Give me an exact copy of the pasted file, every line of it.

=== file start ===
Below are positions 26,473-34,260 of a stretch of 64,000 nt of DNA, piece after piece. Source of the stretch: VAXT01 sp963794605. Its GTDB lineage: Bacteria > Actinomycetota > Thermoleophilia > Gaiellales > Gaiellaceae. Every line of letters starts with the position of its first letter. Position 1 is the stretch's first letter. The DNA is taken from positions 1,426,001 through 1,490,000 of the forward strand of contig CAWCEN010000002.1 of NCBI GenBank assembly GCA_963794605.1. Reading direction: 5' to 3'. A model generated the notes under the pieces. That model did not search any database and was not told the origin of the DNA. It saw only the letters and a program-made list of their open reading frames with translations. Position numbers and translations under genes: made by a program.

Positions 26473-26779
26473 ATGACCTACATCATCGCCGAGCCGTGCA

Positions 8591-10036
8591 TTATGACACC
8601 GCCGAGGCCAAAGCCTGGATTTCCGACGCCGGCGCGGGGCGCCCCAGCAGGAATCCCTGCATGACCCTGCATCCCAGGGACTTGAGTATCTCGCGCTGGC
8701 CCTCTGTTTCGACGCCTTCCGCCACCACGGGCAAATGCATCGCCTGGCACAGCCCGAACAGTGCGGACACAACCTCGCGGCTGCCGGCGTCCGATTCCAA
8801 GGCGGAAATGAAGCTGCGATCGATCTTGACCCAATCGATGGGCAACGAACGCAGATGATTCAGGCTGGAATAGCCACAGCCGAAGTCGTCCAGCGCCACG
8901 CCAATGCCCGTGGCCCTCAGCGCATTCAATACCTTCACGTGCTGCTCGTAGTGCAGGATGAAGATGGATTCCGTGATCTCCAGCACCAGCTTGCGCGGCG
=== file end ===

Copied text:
Below are positions 26,473-34,260 of a stretch of 64,000 nt of DNA, piece after piece. Source of the stretch: VAXT01 sp963794605. Its GTDB lineage: Bacteria > Actinomycetota > Thermoleophilia > Gaiellales > Gaiellaceae. Every line of letters starts with the position of its first letter. Position 1 is the stretch's first letter. The DNA is taken from positions 1,426,001 through 1,490,000 of the forward strand of contig CAWCEN010000002.1 of NCBI GenBank assembly GCA_963794605.1. Reading direction: 5' to 3'. A model generated the notes under the pieces. That model did not search any database and was not told the origin of the DNA. It saw only the letters and a program-made list of their open reading frames with translations. Position numbers and translations under genes: made by a program.

Positions 26473-26779
26473 ATGACCTACATCATCGCCGAGCCGTGCA

Positions 8591-10036
8591 TTATGACACC
8601 GCCGAGGCCAAAGCCTGGATTTCCGACGCCGGCGCGGGGCGCCCCAGCAGGAATCCCTGCATGACCCTGCATCCCAGGGACTTGAGTATCTCGCGCTGGC
8701 CCTCTGTTTCGACGCCTTCCGCCACCACGGGCAAATGCATCGCCTGGCACAGCCCGAACAGTGCGGACACAACCTCGCGGCTGCCGGCGTCCGATTCCAA
8801 GGCGGAAATGAAGCTGCGATCGATCTTGACCCAATCGATGGGCAACGAACGCAGATGATTCAGGCTGGAATAGCCACAGCCGAAGTCGTCCAGCGCCACG
8901 CCAATGCCCGTGGCCCTCAGCGCATTCAATACCTTCACGTGCTGCTCGTAGTGCAGGATGAAGATGGATTCCGTGATCTCCAGCACCAGCTTGCGCGGCG